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Burnside featured at Lehigh Valley Open Gate Farm Tour this weekend. Learn more now!

Diversity / Inclusion

Visitor Center Hours

10:00 AM – 6:00 PM

All Site Hours

Board Message on Diversity and Inclusion

We at Historic Bethlehem Museums & Sites respect every individual and celebrate the rich diversity of Bethlehem and the United States. Historic Bethlehem Museums & Sites will not tolerate discrimination or racism in any form.

Bethlehem was founded by the Moravians who were known for their inclusiveness and peacefulness as well as their commitment to education for men and women alike. The Moravians built the Sun Inn to cater to visitors, and during the French and Indian War, Bethlehem took in and protected refugees regardless of their race. In the old Moravian cemetery, God’s Acre, the bodies of African, Native American, and European Moravians lie side by side, reminding us today that we share a common humanity.  We must also acknowledge that slaves were held in Bethlehem and that there is an imbalance of archival information on the experience of Afro-Moravians.

As Bethlehem works toward becoming a World Heritage site, we are reminded that we are part of a worldwide community of diversity — in race, faith, and heritage. We want all people on the streets of our cities and around the world to be respected and valued as human beings. Like the founders of Bethlehem, we stand opposed to injustice and abuse. The Moravian motto is “In essentials unity, in non-essentials liberty, and in all things love”. In times of physical and emotional distress, we must reach out and love our neighbors – all of them. All are welcome at Historic Bethlehem Museums & Sites.

The Board of Trustees of Historic Bethlehem Museums & Sites’ diversity and inclusion initiatives

We pledge to take the following steps:

  • Identify current programming and exhibitions during the past five years that speak to diversity and people of color to develop HBMS baseline.
  • Provide Diversity and Inclusion Training for HBMS employees, volunteers, and board members
  • Identify and apply for grant opportunities that can fund education, special exhibits, and training for diversity and inclusion.
  • Research current tours to ensure engagement with the multi-faceted history of race and diversity in Bethlehem.
  • Expand collaborator, artist, and consignor partnerships with people of color
  • Research, collect, and document the artifacts and history of people of color in Bethlehem and share them with the community.
  • Expand programming to provide increased opportunities for people of color – artists, designers, musicians, educators, business leaders, and historians.
  • Make meeting space available for the public to have discourse on current topics.
  • Mount exhibitions with guest curators to expand perspectives and support critical discourse.
  • Solicit input from the public through surveys and focus groups on an annual basis regarding HBMS programming.

Slavery in early Bethlehem

Early Bethlehem was a culturally and ethnically diverse community in which European immigrants lived together with native-born whites, Native Americans, and African Americans. These African Americans were both enslaved and free.

After 1742, some newly-converted Moravian Africans traveled to Bethlehem, many as slaves. Bethlehem was composed of a large German population, and generally speaking, Germans in America were not interested in owning slaves. They preferred to use their own skills to make their livelihoods in the new world rather than profit from the slave trade. Some of the settlers of Bethlehem, however, began to sense a need for slaves to help with the work of the growing community.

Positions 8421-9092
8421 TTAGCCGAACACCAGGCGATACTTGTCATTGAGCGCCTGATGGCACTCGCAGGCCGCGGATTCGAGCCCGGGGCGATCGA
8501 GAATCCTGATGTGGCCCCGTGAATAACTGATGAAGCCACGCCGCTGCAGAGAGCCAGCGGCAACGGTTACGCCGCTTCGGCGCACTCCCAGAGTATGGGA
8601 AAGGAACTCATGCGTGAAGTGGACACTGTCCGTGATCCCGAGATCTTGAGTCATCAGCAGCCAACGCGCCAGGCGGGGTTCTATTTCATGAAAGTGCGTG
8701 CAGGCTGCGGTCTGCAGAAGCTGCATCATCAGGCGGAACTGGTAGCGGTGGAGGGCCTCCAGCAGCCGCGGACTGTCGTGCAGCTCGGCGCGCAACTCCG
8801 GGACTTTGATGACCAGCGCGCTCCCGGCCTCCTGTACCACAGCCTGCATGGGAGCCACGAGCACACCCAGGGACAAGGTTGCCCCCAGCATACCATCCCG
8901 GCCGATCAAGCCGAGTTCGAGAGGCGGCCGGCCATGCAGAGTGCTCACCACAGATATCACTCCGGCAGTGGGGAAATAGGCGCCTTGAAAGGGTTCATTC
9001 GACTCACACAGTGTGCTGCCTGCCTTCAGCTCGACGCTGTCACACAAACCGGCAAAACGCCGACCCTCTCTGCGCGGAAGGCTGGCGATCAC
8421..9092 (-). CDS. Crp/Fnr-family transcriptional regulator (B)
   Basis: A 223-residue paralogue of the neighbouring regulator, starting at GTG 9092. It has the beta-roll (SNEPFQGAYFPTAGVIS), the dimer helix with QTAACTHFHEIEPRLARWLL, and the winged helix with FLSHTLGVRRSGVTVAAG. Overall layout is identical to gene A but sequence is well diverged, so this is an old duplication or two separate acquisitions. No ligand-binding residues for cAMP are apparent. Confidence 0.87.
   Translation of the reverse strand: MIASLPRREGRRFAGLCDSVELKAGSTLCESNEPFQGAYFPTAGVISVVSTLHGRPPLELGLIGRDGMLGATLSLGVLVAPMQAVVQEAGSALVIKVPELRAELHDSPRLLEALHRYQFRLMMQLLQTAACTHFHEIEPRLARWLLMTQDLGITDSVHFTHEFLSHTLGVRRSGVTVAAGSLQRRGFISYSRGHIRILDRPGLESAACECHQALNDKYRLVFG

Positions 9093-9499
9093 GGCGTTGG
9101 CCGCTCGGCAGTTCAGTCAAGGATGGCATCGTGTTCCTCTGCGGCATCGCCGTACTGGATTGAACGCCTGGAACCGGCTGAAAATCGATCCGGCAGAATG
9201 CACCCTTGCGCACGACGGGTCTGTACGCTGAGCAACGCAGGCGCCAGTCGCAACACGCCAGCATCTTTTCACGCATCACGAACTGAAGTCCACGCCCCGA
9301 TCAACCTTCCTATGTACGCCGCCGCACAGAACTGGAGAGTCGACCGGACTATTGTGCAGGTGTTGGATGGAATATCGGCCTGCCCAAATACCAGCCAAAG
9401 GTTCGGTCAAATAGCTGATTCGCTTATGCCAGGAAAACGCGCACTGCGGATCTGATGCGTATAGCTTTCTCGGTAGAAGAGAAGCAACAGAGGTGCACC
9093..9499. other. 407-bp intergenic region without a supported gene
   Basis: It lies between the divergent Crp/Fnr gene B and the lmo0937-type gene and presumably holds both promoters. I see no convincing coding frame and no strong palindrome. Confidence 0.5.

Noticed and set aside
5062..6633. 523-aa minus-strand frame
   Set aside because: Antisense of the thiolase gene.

During the next 20 years, the Moravians brought at least three dozen enslaved laborers to Bethlehem to supplement the workforces. About two-thirds of these people were men who worked as butchers, tanners, oil millers, farmers, tavern servants, and in other positions. 

Some received wages and more than two dozen converted to Christianity. African Americans in Bethlehem were not segregated but fraternized freely with the rest of the congregation; they did not stand out from whites in the details of their everyday lives. They would have been raised in the nursery, gone through the school system, taken the Moravian religious journey, and found some type of useful work in the community. 

When they died, they were buried along with the other congregation members in God’s Acre.

By the late 1700s, no more slaves are known to have been held by Pennsylvania Moravians. Pennsylvania passed a gradual emancipation act in 1780 and as the nation moved into the 19th century, a division on the issue of slavery began to be felt in the Moravian Church. Various Moravian leaders began to discuss the issue openly and there was outrage among some Moravians that the church had remained silent about the subject for so long. The division in Moravian communities mirrored that of the rest of the nation as churches in the Northern Province now shunned the institution, while Moravians in the Southern Province churches continued to embrace slavery and segregation. The only resolution ultimately would be the Civil War.

The 1748-1848 Burnside Plantation was a large farm in Bethlehem owned by James and Mary Burnside. After James died in the 1750s, Mary sold the land to the Moravian Church and it became Plantation #4 in the Moravian farming system. The Moravian use of the word plantation stems from a German word meaning “plantings.” A Moravian plantation was a working farm that produced crops for the entire community. There were four large Moravian farms in Bethlehem including Burnside Plantation. We know that these farms were very different than a plantation in the southern United States. There were no slaves listed in James Burnside’s will.

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